To prepare the properties file
A default properties file named bl_jmx_monitor.properties is provided together with the JMXCLI utility, in the the br directory in the BladeLogic installation directory (typically C:\Program Files\BMC Software\BladeLogic\NSH\br or /opt/bmc/bladeLogic/NSH/br). You can edit the contents of this file according to your needs. The properties file contains the following types of settings:
- Data polling settings — control the frequency and total length of data polling
- Default statistics — performance metrics to retrieve; each defined with 4 lines of attributes. You can comment out any statistics that you are not interested in, by inserting a pound (hash) character at the beginning of each line.
The following table lists the settings in the default properties file:
Length of data polling interval, in milliseconds. That is, the frequency of refreshing the data from the Application Server.
The default value is 60000 milliseconds (1 minute).
The number of intervals, that is, the total number of times to poll the Application Server for data (at the frequency specified by the previous setting).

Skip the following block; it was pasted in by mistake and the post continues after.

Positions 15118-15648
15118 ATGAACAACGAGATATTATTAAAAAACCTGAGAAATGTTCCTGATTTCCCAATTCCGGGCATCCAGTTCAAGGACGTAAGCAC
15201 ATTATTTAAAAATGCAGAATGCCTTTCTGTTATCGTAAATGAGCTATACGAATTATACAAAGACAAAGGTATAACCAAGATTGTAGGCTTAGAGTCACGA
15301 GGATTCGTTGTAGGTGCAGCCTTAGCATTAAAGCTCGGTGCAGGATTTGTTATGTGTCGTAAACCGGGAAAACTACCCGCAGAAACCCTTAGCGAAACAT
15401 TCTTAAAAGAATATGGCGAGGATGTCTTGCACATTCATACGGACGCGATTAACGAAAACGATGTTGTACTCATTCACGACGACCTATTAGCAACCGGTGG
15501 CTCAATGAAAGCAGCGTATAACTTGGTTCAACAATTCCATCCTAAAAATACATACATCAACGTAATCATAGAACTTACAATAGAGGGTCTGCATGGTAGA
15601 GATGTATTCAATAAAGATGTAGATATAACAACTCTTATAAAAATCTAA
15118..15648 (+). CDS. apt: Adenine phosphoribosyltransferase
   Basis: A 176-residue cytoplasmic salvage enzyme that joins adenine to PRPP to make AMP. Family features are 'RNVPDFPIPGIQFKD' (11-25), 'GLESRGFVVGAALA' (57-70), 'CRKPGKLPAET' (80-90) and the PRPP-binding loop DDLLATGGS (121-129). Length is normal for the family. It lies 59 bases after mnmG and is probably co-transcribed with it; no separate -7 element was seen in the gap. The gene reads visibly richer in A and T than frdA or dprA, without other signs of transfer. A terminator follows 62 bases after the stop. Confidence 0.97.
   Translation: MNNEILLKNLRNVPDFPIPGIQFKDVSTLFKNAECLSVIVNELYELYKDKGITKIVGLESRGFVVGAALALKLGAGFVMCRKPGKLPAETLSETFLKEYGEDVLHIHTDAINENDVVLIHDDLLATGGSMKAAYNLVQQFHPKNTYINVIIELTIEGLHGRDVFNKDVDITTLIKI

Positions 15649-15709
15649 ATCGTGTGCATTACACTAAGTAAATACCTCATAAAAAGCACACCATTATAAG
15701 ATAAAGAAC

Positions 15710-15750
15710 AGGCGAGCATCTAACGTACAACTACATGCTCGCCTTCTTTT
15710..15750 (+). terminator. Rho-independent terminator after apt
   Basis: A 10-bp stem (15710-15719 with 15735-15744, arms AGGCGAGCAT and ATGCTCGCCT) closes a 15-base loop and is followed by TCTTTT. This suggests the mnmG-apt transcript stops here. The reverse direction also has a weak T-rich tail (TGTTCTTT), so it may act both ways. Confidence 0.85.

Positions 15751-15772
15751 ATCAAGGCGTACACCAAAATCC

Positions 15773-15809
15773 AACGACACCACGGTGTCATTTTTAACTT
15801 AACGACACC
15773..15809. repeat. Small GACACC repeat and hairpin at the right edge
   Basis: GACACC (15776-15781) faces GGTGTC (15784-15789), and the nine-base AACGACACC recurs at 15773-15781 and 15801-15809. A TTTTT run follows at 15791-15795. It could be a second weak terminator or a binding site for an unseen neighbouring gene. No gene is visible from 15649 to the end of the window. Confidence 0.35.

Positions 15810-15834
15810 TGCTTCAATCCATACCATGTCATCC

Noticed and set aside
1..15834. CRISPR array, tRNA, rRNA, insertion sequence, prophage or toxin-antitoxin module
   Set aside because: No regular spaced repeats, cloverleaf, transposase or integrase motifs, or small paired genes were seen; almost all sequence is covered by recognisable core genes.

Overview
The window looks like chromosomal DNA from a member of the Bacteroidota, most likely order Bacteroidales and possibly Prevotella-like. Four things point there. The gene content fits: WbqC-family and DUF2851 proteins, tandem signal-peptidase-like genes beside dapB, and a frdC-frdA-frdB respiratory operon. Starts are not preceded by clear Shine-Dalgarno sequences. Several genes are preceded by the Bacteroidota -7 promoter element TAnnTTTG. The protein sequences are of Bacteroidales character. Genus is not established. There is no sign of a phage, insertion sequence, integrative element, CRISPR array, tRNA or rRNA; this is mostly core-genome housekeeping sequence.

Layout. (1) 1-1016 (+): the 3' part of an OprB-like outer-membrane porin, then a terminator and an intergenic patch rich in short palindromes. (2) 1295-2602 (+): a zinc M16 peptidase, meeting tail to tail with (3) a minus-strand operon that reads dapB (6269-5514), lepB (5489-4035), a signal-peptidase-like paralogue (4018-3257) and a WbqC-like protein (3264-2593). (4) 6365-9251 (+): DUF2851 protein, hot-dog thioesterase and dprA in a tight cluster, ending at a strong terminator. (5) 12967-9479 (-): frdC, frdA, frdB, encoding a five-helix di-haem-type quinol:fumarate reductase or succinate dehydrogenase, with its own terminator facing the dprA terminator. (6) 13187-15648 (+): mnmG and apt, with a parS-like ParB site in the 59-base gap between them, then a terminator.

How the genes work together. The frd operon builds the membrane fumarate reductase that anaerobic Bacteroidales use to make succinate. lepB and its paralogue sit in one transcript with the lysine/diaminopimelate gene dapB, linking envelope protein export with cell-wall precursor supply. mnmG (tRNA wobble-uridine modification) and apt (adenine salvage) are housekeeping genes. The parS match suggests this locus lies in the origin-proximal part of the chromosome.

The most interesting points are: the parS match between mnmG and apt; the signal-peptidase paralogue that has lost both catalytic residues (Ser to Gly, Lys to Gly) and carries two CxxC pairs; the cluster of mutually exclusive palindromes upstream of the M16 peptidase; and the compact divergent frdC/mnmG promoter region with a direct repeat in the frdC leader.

The default value is 2000 times. Default values for these two settings result in the JMXCLI running for 2000 minutes (almost a day and a half).
|1||CurrentTime||Current time at the Application Server.|
|2||ResidentSetSize||Resident set size (RSS) of the Java process in the main memory. Total physical (non-virtual) memory used.|
|3||VirtualSize||Total memory used by the Java process (virtual + resident).|
|4||TotalJvmMemory||Total amount of memory (used + free) reserved from the operating system for the JVM.|
|5||UsedJvmMemory||Amount of memory currently used on the java heap.|
|6||FreeJvmMemory||Amount of memory available (not currently used) on the java heap.|
|7||NumberOfRunningJobs||Number of running jobs on the Application Server.|
|8||NumOfWorkItemsCached||Number of work items that were cached.|
|9||ClientConnectionPool : NumAvailableConnections||Number of available database connections created for clients.|
|10||ClientConnectionPool : NumConnections||Number of database connections currently in use by clients.|
|11||GeneralConnectionPool : NumAvailableConnections||Number of available database connections created in the general connection pool, a default pool used by various Application Server activities (not including job-related or client-related activities).|
|12||GeneralConnectionPool : NumConnections|
Number of database connections from the general connection pool that are currently in use.
|13||JobConnectionPool : NumAvailableConnections|
Number of available database connections created for jobs.
|14||JobConnectionPool : NumConnections|
Number of database connections currently in use by jobs.